This program is simply letting the dog get used to sounds by repeated exposures to the sounds in question until the sounds become inconsequential and no longer provoking a reaction. (Background noise) This is done without causing stress or being overwhelming. Over time the sounds can become familiar and meaningless and no longer creating a negative reaction. People habituate to traffic, airplanes, and train sounds over time and get to the point they don’t pay attention to them anymore since it becomes background noise.

  • Purpose

    • To diminish reactions or overreactions to meaningless stimuli

  • Caution:

    • This program may be appropriate for dogs exhibiting excitement or high arousal. I DO NOT recommend this program for dogs with anxiety, fear, phobias, aggression, out of control arousal, or dogs that may redirect aggression due to frustration. (See “Which Program To Use?” above)

  • Soundtrack

Turn the soundtrack on and play at normal levels letting the soundtrack repeat and continue for a minimum of four-hours uninterrupted but ideally it should continue play for 24 hours over the next several days.

Continue this each day for as long as possible. Treat the soundtrack as if it is no consequence and ignore your dog’s behavior. Do not attempt to correct or address his behavior in any way as long as it is safe to do so. If your dogs looks stressed or anxious (see above “What Program To Use”) turn off and start with the Desensitization program the following day being careful not to cause your dog undue stress or anxiety.

For dogs that become overly excited/aroused to sounds such as a knock at the door or doorbell a habituation program may be appropriate. When appropriate, having the family knock or ring the doorbell each time they enter the home can over time reduce the excitement/arousal of the dog. For the dogs that a knock or doorbell signals visitors have arrived it will become an unreliable indicator to your dog that there is a visitor present and so the barking response should become less intense or more manageable due to a lower level of arousal.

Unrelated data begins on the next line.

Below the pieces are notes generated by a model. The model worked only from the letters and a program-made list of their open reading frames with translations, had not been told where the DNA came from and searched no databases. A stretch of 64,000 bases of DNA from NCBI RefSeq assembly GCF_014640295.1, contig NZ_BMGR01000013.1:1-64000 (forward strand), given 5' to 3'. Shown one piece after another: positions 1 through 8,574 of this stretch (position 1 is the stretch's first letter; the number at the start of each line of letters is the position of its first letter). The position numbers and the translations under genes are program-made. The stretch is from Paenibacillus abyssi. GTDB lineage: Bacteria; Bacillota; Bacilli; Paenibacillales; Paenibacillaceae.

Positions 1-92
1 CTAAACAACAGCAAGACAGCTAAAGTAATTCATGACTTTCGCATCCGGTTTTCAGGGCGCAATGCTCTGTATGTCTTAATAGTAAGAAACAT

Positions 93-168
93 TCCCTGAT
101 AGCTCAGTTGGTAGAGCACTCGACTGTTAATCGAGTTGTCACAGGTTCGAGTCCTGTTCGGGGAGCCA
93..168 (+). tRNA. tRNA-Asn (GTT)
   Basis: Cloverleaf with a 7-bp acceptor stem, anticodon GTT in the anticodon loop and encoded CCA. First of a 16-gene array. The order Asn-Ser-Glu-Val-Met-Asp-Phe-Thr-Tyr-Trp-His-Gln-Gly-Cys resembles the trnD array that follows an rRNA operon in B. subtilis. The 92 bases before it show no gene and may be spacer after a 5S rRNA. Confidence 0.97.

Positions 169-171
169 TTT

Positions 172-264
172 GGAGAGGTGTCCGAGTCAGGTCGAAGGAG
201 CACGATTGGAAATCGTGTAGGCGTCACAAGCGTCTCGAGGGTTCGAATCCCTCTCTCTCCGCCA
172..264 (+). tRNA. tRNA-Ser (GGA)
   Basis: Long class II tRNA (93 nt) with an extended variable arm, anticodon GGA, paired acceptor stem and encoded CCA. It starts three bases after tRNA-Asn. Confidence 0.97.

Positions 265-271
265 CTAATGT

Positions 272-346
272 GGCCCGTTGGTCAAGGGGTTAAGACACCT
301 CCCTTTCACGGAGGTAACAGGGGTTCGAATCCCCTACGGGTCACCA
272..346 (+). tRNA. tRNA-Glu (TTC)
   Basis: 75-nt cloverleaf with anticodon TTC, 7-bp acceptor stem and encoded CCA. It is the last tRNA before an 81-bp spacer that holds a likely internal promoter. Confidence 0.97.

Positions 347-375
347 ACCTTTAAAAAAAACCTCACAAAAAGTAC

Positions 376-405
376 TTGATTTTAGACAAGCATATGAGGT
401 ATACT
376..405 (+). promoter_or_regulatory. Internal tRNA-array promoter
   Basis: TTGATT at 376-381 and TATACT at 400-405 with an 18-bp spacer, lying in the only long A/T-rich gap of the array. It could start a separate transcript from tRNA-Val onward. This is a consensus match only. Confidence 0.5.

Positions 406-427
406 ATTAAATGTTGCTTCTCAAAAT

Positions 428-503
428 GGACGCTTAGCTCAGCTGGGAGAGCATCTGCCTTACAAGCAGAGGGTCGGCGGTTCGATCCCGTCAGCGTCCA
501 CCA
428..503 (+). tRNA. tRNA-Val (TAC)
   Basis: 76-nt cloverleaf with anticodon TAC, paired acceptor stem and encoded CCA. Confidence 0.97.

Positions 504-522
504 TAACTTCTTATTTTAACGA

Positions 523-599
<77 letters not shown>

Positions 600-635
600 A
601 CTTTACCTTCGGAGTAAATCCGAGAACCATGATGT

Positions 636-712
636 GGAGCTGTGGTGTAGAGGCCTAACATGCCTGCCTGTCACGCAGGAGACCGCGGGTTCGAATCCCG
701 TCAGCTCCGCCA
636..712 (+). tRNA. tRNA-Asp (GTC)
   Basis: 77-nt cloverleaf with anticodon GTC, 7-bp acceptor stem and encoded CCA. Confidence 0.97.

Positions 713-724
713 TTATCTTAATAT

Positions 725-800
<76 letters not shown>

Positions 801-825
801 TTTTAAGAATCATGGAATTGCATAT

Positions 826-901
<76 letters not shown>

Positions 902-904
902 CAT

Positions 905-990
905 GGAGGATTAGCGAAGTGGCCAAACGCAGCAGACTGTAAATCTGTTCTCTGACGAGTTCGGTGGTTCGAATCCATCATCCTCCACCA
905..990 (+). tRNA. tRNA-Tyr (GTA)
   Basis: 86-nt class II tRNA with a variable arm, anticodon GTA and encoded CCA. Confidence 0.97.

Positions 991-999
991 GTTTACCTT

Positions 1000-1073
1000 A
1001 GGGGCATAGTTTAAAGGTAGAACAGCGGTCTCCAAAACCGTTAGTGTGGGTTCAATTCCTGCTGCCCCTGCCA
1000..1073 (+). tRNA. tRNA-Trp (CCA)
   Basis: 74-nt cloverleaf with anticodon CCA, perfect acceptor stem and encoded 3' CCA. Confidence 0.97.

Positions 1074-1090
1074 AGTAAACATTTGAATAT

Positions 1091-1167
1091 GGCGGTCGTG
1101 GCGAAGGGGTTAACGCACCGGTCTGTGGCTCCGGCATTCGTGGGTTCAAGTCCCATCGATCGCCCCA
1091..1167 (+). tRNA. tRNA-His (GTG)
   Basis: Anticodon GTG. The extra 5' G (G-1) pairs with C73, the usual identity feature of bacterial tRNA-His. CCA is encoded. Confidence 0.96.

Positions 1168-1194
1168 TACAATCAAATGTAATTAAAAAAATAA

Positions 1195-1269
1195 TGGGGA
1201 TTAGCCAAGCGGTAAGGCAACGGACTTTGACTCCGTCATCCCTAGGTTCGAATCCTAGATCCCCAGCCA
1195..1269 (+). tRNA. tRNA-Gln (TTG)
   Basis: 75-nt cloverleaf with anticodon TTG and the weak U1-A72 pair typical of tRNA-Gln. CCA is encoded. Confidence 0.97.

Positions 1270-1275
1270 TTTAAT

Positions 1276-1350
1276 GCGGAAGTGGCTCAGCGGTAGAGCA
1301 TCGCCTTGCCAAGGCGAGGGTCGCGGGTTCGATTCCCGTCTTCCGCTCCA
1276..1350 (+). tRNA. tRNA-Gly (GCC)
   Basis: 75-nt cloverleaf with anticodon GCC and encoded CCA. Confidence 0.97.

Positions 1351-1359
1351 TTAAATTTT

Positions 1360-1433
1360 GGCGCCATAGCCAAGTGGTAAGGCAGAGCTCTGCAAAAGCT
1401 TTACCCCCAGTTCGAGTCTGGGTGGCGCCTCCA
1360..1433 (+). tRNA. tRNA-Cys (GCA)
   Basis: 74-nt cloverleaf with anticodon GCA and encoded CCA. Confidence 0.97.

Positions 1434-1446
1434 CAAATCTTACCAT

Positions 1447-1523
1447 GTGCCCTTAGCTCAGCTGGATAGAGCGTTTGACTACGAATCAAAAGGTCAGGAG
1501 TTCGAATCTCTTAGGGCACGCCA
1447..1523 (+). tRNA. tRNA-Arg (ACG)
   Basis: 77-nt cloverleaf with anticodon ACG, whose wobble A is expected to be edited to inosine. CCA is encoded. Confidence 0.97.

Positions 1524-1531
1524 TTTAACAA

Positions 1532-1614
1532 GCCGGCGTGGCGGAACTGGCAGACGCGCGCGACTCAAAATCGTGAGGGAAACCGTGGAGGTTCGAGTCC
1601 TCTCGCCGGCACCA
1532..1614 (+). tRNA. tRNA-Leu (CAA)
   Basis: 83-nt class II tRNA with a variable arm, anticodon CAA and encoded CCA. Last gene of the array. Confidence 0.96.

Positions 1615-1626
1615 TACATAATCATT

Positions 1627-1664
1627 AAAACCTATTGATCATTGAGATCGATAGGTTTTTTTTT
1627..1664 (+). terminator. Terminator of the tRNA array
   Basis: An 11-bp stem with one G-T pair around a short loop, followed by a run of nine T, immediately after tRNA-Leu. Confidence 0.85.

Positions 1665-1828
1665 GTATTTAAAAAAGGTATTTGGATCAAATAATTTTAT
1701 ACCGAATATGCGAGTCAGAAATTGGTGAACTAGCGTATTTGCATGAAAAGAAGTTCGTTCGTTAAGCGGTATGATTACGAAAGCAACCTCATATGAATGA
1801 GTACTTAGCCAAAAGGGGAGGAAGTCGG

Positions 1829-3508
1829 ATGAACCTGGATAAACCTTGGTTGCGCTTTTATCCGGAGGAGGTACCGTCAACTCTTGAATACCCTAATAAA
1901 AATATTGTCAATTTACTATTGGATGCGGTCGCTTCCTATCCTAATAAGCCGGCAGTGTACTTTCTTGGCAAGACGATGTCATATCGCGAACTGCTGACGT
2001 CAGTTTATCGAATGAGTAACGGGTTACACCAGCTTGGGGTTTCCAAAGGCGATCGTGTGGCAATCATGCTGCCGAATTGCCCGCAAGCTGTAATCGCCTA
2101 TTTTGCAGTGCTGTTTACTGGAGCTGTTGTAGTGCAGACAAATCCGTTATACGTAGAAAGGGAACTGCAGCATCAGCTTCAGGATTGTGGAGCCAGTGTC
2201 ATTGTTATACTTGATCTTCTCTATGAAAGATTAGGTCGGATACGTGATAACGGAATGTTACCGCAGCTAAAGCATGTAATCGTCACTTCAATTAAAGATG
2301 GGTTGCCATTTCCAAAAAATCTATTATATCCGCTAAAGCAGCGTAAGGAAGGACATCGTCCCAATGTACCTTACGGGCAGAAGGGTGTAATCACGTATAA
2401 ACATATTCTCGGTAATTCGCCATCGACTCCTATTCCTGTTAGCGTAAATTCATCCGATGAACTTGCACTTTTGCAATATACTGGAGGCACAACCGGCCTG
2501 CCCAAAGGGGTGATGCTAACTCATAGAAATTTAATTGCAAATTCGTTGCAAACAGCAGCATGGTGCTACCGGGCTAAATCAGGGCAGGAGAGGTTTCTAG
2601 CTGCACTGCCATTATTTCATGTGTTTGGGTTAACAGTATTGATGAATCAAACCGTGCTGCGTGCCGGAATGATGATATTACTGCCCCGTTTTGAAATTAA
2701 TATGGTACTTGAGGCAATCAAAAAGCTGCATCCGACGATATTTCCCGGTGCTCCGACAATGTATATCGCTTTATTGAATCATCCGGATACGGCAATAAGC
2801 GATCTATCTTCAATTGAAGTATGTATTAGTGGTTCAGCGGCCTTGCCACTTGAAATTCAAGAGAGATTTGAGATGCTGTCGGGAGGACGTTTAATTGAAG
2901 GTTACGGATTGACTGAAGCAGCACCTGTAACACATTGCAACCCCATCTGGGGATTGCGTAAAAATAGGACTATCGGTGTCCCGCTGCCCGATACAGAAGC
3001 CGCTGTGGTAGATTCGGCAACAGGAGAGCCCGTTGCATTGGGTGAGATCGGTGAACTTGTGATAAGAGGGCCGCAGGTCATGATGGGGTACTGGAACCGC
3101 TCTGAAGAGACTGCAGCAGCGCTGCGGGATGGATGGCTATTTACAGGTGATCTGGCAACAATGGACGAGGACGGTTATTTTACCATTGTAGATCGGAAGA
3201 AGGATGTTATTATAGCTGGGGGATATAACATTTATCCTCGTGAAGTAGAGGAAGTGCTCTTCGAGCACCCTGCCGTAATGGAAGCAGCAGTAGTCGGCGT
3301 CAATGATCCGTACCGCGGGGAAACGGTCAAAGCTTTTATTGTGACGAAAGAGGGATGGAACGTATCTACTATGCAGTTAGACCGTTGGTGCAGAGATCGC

For the first 3-years my Dalmatian would startle and bark each time the air conditioning unit would turn on when we were in the backyard. Over time she got used (habituated) to the sounds to where it no longer elicited her to bark. For her it was not fear, but rather a normal startle reaction that resulted in high arousal. A startle response is involuntary so never attempt to punish or correct such a reaction.


A desensitization program is a slow repeated systematic exposure to sounds at levels that do not elicit a negative reaction. A desensitization program is for dogs that exhibit fear, phobias, or over-arousal resulting in frustration or other unproductive levels of arousal. The focus here is on sounds that trigger reactions with the goal to have the sounds become inconsequential and no longer provoking a reaction. This is done by the dog building a tolerance over time so they find the sounds inconsequential. This program may not work for dogs with hearing deficits because they may not reliably hear the sounds at the lower levels so they build the immunity or tolerance. Dogs with hearing deficits may only hear the sound when its at a volume that provokes a reaction.


  • Slowly desensitize to sounds to eliminate fear and reactivity  

  • Soundtrack

    • Any of soundtracks may be used for this program. For fireworks, thunder, or rain its recommended you to use all of the soundtracks desensitizing each soundtrack completely before starting with the next soundtrack.

    • Dogs that are hyper-sensitive to more than a specific sound (e.g. thunder, fireworks, etc.) will need to be slowly desensitized to multiple sounds one at a time over a long period of time.